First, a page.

Grey squirrels are the most commonly spotted non-avian wildlife in Northern Ireland gardens, a survey by the Royal Society for the Protection of Birds has found.
Toads, hedgehogs and badgers are also among the creatures venturing into local people’s green spaces to make a home for themselves, the Big Garden Birdwatch results revealed.
For the last 36 years, people in the UK have been recording the birds which land in their gardens and local green spaces.
But this year’s survey, taken in January, was extended to include non-avian creatures, and the RSPB hopes the results could help to slow the decline in wildlife here.
Last year, 25 wildlife organisations, including the RSPB, revealed in a “State of Nature” report that 60 per cent of the wildlife species studied have declined over recent decades.
Starlings and hedgehogs, as well as some butterflies and ladybirds, were among those shown to be at risk.
Amy Ryan from RSPB NI said: “The State of Nature report showed that we need more information across many species groups, so widening the Big Garden Birdwatch’s scope to include other animals made perfect sense.
“This is the start of something big and something very, very important. In a few years’ time, we’ll be able to compare how the distribution of garden wildlife may have changed. Hopefully, the fact that more people are helping to give nature a home in their gardens and outside spaces will mean we see improvements rather than declines.”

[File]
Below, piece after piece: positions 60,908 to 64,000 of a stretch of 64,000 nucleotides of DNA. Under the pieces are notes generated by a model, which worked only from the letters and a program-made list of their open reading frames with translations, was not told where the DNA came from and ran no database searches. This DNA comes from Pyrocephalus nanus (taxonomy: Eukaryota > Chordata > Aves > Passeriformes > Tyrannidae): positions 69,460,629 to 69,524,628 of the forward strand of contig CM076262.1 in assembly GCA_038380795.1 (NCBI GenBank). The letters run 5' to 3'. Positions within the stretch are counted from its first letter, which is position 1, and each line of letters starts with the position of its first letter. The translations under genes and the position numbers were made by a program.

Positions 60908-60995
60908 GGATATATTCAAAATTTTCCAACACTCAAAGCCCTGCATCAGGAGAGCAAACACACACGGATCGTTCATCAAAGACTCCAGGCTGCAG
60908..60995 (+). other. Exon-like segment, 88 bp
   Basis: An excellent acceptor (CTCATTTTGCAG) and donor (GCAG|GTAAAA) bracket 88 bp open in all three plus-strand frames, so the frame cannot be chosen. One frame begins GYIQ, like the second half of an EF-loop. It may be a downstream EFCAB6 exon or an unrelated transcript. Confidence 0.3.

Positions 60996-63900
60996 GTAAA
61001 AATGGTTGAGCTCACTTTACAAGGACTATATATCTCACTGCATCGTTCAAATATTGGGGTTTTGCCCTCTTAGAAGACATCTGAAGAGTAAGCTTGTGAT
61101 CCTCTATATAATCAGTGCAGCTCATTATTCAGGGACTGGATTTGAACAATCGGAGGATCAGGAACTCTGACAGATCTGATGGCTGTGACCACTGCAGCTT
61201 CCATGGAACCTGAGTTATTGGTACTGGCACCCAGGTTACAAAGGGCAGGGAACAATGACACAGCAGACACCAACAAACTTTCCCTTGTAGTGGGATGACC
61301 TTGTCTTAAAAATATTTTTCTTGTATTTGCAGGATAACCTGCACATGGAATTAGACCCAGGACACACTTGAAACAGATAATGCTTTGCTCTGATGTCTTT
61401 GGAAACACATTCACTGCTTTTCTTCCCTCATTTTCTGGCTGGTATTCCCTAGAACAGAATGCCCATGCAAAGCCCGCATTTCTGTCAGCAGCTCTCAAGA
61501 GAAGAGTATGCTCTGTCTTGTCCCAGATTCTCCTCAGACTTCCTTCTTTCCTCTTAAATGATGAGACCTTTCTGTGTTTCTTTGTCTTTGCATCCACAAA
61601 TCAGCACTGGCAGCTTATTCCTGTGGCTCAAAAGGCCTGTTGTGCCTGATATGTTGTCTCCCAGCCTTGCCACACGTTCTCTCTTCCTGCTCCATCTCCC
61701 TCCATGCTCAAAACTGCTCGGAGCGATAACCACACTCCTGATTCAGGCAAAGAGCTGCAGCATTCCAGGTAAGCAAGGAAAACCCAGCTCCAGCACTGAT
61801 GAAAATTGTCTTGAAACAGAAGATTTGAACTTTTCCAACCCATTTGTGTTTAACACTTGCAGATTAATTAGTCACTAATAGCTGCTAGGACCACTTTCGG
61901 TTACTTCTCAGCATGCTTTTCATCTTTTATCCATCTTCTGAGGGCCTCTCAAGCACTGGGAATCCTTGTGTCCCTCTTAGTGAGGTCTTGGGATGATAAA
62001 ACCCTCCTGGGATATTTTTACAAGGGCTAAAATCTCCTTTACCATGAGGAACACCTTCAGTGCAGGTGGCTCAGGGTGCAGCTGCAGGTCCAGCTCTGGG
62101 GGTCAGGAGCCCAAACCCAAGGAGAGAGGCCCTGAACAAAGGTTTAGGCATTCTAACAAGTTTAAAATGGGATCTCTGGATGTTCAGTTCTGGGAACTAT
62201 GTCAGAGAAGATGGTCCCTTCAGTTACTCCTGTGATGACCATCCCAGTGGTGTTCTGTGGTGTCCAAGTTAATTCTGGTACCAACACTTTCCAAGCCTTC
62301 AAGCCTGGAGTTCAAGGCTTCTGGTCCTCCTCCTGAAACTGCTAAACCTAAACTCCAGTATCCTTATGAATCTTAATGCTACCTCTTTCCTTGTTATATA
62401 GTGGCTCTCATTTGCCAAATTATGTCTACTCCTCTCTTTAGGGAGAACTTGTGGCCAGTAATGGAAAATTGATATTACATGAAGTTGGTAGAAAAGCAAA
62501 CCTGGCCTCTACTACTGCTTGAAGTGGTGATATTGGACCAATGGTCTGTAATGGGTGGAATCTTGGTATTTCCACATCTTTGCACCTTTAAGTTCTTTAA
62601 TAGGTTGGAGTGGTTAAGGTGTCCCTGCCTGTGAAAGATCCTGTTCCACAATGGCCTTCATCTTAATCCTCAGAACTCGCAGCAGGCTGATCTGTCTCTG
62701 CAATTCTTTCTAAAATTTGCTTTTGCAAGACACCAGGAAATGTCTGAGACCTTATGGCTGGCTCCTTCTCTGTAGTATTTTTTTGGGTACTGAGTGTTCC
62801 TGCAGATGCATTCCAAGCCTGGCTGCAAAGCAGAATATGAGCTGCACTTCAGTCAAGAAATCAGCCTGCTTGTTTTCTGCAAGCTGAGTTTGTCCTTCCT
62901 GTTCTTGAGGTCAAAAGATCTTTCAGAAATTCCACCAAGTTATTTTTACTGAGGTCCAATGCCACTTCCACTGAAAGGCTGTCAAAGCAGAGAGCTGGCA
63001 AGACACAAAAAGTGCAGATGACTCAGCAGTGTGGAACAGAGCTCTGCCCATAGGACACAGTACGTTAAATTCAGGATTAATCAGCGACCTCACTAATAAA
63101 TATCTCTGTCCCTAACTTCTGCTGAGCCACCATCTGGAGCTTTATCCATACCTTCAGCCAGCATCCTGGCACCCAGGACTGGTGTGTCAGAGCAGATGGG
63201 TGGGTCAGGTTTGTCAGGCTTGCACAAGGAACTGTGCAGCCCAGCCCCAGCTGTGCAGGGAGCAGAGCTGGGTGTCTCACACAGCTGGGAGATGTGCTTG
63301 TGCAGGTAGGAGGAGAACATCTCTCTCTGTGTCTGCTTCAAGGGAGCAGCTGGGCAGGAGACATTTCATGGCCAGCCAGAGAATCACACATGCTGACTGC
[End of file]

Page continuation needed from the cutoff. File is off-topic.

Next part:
Almost half of those people surveyed in Northern Ireland reported seeing grey squirrels in their gardens, in line with the general findings across the UK.
Less common is the red squirrel, which was only spotted by around three per cent of people.
The red is threatened by a lethal virus carried by the grey and even in areas where the greys don’t carry the virus, the reds are still being out-competed by their rivals.
What’s living in NI gardens?
More than 43 per cent of local people reported spotting a grey squirrel in their gardens at least once a month, but just three per cent saw a red squirrel in that time. The next most commonly spotted species was the common toad which hops into almost a third of local gardens at least once a month. Hedgehogs were only seen regularly in 14 per cent of gardens – and a third of those surveyed have never seen one in their garden. More than 10 per cent saw badgers at least monthly.